Chapter 3, part 2.

Once, at the checkout he started a fight. I remember the cashier and the customer ahead of us watching curiously. It looked as though we were a bickering married couple as my father was quite youthful for an older man. It sickens me, the looks we got. Of course he never perceived what he was doing was anything but right.

After we returned home I would run upstairs in a fit of tears. He couldn’t take my crying, it was a weakness to him and he’d use it as a chance to insult and criticise me, saying “Oh here come the waterworks!”

 I’d take with me one plastic bag of shopping, filled with a high calorie sandwich, an energy drink, doughnuts, chocolate and two or three bags of crisps. With the TV on high, I’d sit and gorge on my selection to the point of feeling sick (although, I never actually did throw up). It satisfied me. Immediately I felt ashamed of what I had done, often shoving the remnants under my bed or frantically stuffing it in the bin.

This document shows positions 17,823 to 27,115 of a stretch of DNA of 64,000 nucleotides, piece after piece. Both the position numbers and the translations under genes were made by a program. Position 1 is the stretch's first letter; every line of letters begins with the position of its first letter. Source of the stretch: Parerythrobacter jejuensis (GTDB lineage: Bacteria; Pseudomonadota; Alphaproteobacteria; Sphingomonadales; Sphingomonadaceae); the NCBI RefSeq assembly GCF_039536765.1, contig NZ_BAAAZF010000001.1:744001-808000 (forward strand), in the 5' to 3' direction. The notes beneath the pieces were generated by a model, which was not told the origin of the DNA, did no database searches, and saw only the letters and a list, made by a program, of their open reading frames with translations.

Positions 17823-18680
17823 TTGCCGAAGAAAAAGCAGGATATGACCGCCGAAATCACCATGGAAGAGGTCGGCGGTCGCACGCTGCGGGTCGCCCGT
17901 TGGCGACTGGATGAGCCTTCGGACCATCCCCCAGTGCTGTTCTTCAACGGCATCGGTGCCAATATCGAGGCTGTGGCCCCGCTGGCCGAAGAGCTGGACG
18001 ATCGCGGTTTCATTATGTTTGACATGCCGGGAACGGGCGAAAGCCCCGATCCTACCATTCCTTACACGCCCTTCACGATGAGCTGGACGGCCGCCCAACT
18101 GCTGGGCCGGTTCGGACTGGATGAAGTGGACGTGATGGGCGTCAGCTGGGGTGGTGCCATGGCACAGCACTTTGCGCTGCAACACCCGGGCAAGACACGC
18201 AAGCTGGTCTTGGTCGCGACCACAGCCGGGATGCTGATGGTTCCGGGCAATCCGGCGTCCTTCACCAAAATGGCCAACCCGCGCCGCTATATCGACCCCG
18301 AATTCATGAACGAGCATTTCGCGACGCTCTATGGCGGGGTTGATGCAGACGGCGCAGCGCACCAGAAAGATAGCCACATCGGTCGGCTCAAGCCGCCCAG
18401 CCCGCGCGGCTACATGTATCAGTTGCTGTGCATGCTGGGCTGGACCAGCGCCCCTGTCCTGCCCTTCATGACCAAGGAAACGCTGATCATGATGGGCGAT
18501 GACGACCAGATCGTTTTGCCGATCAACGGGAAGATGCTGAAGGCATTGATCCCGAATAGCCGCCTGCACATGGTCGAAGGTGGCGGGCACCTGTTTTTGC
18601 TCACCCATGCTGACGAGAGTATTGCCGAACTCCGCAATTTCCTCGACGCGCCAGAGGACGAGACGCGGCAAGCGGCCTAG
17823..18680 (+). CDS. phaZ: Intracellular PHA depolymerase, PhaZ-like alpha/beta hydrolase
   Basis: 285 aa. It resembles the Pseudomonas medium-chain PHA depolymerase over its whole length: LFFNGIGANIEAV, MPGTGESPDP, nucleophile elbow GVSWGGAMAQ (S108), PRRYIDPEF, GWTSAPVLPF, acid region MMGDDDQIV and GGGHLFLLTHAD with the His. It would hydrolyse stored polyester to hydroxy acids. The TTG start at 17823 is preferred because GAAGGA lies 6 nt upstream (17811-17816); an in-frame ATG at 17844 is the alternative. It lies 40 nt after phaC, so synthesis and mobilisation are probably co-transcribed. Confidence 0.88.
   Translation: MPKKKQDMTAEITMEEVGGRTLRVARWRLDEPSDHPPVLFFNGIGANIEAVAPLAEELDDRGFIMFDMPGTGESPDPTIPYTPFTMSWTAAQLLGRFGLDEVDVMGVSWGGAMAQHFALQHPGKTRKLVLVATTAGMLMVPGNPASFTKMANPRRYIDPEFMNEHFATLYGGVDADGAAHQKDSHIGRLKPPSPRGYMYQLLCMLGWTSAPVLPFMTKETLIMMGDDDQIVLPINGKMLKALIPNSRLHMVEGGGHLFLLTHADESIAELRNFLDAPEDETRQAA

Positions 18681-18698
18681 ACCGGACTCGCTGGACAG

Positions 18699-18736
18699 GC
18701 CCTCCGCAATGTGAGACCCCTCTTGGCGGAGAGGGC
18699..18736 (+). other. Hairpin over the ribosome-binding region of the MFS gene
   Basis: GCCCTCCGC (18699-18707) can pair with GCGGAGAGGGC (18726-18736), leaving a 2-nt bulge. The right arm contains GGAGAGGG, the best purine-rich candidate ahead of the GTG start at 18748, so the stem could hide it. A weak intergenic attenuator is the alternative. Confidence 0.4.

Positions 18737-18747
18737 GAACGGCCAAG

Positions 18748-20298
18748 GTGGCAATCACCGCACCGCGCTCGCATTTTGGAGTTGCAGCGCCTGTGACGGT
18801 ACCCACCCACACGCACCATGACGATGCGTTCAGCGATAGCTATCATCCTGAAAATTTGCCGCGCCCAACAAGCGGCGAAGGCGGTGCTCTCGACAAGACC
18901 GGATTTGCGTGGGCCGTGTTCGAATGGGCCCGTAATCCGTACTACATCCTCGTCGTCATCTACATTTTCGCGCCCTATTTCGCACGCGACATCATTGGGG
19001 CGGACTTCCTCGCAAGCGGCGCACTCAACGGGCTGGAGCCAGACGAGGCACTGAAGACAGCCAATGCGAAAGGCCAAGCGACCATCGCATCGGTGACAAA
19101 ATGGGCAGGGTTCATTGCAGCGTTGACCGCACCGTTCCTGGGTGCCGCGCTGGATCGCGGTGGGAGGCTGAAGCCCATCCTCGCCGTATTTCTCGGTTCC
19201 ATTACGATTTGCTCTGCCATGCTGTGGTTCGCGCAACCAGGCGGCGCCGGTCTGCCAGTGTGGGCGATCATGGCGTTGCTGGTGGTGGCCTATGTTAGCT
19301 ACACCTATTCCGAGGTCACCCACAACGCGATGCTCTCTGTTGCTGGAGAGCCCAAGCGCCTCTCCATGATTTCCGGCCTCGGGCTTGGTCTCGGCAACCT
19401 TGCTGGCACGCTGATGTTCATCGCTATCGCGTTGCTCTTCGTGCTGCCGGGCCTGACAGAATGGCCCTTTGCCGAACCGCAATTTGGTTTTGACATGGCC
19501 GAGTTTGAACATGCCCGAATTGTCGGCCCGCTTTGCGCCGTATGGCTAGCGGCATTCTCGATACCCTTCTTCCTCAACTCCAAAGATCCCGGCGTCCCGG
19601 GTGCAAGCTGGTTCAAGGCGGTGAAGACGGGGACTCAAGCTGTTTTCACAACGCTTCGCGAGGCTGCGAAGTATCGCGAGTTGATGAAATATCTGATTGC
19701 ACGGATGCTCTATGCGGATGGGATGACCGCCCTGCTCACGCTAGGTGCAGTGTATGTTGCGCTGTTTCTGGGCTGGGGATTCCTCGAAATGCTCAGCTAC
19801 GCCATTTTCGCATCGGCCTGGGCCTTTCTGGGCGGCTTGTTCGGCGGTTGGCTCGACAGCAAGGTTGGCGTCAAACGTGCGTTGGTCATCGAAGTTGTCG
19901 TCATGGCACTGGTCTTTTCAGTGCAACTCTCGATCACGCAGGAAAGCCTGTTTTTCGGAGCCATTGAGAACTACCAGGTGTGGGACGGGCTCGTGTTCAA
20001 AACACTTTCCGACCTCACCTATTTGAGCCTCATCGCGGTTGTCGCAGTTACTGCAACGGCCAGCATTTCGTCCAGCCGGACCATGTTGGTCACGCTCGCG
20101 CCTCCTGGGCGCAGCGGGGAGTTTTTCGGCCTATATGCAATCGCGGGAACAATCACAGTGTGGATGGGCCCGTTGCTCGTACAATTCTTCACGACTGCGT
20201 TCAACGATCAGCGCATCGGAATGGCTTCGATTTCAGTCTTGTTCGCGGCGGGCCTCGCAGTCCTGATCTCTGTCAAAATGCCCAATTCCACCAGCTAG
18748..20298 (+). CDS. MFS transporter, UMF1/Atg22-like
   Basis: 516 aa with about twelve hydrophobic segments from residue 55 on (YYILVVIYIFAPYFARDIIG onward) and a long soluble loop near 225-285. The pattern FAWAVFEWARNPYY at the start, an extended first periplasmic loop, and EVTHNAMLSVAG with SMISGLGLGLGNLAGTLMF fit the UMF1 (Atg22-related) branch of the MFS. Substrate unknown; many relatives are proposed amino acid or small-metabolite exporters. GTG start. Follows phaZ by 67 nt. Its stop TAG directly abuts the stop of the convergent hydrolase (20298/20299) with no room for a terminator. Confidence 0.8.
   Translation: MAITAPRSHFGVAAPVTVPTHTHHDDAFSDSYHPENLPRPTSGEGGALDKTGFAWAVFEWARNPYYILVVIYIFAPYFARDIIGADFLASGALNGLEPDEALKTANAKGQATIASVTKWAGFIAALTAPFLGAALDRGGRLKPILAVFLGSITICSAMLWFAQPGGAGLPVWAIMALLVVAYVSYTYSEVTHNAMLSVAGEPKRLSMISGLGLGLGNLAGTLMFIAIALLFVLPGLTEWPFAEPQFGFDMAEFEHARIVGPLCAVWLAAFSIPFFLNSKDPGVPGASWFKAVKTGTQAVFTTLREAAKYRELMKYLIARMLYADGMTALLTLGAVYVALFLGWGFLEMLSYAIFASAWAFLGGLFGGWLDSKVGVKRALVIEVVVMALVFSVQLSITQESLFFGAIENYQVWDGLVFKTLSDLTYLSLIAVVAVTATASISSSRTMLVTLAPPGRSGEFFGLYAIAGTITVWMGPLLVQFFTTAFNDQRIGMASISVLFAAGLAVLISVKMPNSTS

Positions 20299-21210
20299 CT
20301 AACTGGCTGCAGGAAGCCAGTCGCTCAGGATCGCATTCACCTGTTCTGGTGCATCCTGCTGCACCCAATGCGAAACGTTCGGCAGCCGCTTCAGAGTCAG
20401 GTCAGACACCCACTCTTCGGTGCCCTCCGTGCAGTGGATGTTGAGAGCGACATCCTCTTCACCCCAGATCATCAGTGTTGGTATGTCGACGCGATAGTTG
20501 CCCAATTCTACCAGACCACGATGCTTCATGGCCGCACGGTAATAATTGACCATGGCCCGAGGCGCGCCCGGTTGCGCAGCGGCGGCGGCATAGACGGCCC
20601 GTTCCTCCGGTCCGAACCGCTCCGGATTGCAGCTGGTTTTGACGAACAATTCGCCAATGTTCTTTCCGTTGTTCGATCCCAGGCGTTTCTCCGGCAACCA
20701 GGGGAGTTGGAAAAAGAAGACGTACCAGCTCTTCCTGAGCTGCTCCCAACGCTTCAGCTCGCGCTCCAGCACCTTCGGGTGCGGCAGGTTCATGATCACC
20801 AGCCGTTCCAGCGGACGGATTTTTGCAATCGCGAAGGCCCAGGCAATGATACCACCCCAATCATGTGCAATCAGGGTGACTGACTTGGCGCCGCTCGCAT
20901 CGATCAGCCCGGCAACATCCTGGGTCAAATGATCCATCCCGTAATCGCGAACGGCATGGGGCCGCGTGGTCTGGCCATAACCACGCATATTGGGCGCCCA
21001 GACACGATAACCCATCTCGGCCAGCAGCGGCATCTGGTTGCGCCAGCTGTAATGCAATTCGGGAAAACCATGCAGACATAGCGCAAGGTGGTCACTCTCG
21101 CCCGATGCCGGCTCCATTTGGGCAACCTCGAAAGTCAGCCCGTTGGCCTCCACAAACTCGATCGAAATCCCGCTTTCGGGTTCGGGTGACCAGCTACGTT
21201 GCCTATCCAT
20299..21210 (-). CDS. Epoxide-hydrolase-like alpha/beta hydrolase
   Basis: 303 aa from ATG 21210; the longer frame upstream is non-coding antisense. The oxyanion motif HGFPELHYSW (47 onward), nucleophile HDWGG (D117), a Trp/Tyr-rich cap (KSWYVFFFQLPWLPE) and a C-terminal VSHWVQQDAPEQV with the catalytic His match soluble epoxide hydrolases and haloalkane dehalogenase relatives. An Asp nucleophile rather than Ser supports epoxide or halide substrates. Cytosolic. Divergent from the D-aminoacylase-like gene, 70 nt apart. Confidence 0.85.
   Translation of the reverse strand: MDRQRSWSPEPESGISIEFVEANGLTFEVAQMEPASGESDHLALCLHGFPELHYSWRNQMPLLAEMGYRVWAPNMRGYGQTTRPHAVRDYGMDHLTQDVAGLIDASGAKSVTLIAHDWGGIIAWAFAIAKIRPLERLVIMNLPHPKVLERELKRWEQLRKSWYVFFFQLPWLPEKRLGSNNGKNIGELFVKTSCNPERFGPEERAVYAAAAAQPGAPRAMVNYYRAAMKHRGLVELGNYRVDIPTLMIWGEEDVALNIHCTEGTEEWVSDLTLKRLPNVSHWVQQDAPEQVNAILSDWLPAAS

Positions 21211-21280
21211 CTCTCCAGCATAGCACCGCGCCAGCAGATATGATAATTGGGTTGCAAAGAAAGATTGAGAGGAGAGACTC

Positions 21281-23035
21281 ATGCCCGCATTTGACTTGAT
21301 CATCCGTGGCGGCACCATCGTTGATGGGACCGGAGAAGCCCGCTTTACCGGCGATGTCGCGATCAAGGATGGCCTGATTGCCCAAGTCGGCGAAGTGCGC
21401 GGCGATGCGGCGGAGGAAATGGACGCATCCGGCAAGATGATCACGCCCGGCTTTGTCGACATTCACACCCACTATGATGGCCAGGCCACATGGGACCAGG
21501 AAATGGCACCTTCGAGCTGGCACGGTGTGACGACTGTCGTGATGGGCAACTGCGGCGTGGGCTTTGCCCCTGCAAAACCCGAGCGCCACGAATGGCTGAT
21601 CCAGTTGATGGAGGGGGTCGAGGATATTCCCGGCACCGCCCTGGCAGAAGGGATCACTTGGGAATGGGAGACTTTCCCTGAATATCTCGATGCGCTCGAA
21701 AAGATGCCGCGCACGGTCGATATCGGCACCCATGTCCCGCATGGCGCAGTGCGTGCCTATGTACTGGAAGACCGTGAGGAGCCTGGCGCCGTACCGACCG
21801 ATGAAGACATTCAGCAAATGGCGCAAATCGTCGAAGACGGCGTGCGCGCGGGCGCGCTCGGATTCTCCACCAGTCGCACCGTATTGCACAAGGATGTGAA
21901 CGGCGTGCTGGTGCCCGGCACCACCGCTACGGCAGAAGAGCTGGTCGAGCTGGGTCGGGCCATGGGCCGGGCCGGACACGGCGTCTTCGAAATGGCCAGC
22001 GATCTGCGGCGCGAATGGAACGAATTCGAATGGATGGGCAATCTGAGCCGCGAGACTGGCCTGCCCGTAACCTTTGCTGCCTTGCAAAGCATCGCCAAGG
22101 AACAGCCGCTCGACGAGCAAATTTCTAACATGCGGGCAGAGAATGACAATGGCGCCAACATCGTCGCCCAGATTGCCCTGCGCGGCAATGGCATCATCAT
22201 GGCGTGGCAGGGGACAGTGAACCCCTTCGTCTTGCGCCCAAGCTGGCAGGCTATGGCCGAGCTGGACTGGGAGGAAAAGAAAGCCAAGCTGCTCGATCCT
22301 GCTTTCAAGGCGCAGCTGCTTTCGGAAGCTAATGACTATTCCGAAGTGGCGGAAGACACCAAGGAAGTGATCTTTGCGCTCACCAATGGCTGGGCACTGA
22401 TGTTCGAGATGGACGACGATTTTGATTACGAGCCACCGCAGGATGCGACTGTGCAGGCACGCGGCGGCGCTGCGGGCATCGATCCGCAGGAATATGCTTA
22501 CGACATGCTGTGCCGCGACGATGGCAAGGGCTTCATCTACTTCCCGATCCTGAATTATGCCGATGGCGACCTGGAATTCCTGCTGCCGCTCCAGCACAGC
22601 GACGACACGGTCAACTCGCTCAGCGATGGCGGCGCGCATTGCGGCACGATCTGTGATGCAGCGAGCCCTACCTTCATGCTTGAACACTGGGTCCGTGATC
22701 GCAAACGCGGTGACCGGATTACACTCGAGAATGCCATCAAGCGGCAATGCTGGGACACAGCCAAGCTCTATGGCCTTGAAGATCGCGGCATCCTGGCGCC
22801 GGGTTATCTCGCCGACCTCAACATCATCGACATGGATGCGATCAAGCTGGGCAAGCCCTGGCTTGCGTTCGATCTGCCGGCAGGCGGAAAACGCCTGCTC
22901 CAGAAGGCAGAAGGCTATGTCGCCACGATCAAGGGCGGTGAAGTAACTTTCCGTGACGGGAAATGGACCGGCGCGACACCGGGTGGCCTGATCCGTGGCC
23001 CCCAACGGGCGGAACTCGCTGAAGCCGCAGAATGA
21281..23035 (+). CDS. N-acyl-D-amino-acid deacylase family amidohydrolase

He tormented me about waste. If there were any fragments of food left on my plate he would complain that I’m being childish leaving such a small amount and that I should eat it. If I refused he’d call me an “animal” then take back his insult and say, “No, an animal appreciates their food, you’re worse than that”.

So I would eat the last remaining slivers of food. Usually in front of him under his watchful gaze. Feeling sick, I’d try to bring it back up, but most of the time I’d go upstairs, lock myself in my room and cry.


Leave a Reply

Fill in your details below or click an icon to log in: Logo

You are commenting using your account. Log Out /  Change )

Google+ photo

You are commenting using your Google+ account. Log Out /  Change )

Twitter picture

You are commenting using your Twitter account. Log Out /  Change )

Facebook photo

You are commenting using your Facebook account. Log Out /  Change )


Connecting to %s